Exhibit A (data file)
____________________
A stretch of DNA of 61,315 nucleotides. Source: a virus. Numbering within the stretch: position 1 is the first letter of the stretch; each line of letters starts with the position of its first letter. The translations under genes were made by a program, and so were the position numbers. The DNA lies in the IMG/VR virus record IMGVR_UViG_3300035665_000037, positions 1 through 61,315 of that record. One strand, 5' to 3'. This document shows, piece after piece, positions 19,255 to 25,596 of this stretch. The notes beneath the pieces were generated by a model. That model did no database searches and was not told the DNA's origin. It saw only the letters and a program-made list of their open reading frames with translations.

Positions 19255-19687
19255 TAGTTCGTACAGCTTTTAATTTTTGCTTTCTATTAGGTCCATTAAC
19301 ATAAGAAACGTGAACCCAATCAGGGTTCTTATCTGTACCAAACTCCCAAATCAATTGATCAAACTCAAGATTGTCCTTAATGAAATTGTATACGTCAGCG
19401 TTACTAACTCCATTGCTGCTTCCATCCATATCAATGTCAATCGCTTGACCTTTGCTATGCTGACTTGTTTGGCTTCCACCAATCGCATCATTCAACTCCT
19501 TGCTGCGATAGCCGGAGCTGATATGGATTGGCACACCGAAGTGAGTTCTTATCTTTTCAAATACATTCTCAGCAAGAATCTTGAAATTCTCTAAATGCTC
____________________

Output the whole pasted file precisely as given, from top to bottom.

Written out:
A stretch of DNA of 61,315 nucleotides. Source: a virus. Numbering within the stretch: position 1 is the first letter of the stretch; each line of letters starts with the position of its first letter. The translations under genes were made by a program, and so were the position numbers. The DNA lies in the IMG/VR virus record IMGVR_UViG_3300035665_000037, positions 1 through 61,315 of that record. One strand, 5' to 3'. This document shows, piece after piece, positions 19,255 to 25,596 of this stretch. The notes beneath the pieces were generated by a model. That model did no database searches and was not told the DNA's origin. It saw only the letters and a program-made list of their open reading frames with translations.

Positions 19255-19687
19255 TAGTTCGTACAGCTTTTAATTTTTGCTTTCTATTAGGTCCATTAAC
19301 ATAAGAAACGTGAACCCAATCAGGGTTCTTATCTGTACCAAACTCCCAAATCAATTGATCAAACTCAAGATTGTCCTTAATGAAATTGTATACGTCAGCG
19401 TTACTAACTCCATTGCTGCTTCCATCCATATCAATGTCAATCGCTTGACCTTTGCTATGCTGACTTGTTTGGCTTCCACCAATCGCATCATTCAACTCCT
19501 TGCTGCGATAGCCGGAGCTGATATGGATTGGCACACCGAAGTGAGTTCTTATCTTTTCAAATACATTCTCAGCAAGAATCTTGAAATTCTCTAAATGCTC